Spillover with Syria is quite real. In Iraq, the civil war fell in its violence after our book was released, so (thankfully) many of our arguments could not be fully tested. However, because of Iraq the region was already tense and the spillover could happen more quickly. The two most vulnerable countries are Lebanon and Iraq as they are less stable than were Iraq’s neighbors. I think the overall risk of problems is higher. Washington will be reluctant to put boots on the ground in a permanent way (though training is quite possible).

 

4- How much of a problem is Russia in Syria? How high do you rank that obstacle compared to Assad’s repression, sectarian dynamics in the country, Iranian assistance, domestic politics in Washington, etc…

 

Russia’s support for Syria is both psychologically important to the regime and an impediment to intervention as many states want UN approval for any aggressive measures, and Russia would block this. In my view, this is an important but second concern given the dynamics of the region.

 

5- It may be only a matter of time before another al-Qaeda insurgent movement is born in the Middle East because of what is happening in Syria. So far al-Qaeda has had a cellular presence but it is nearing an insurgency status. I’d love to get your take on Al-Qaeda in Syria. Are you a little surprised that the terrorist organization has not gone “all in” on Syria given the tremendous opportunity presented by the crisis?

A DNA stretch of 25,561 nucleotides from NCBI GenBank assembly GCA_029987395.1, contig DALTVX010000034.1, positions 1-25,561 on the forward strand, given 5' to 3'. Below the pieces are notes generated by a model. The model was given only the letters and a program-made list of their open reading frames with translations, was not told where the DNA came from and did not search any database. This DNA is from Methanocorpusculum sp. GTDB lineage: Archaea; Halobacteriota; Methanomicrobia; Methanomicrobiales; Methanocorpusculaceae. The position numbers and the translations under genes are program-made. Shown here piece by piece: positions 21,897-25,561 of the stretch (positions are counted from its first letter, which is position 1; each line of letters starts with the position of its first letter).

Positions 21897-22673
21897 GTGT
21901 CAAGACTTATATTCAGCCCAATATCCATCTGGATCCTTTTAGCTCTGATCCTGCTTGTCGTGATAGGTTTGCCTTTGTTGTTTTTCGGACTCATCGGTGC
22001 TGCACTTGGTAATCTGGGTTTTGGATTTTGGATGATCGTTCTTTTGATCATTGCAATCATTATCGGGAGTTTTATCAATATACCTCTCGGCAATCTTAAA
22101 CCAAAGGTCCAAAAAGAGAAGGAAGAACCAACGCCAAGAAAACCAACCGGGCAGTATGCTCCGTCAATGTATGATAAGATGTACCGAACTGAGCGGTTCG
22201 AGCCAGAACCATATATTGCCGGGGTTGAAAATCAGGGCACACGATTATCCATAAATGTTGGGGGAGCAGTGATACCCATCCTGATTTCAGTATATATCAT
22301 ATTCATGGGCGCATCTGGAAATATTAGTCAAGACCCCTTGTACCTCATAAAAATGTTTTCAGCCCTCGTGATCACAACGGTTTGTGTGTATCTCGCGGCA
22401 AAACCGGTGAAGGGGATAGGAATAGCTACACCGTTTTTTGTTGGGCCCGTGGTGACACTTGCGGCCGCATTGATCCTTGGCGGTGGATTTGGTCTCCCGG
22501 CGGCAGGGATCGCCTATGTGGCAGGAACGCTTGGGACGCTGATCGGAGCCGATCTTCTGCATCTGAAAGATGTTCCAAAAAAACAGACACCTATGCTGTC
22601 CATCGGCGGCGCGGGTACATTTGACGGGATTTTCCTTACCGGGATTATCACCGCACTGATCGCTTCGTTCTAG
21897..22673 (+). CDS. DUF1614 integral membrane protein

Al-Qaeda is following an old model in Syria: work with locals, gradually coopt and lead them, and then form its own movement. So far it has gone from “non-existent” in the opposition to “negligible” to “only a small part.” Its credibility grows while that of the United States and other friends of the opposition shrink. Al-Qaeda central, however, is weak, so its ability to control this movement is limited. But it is an opportunity that could grow.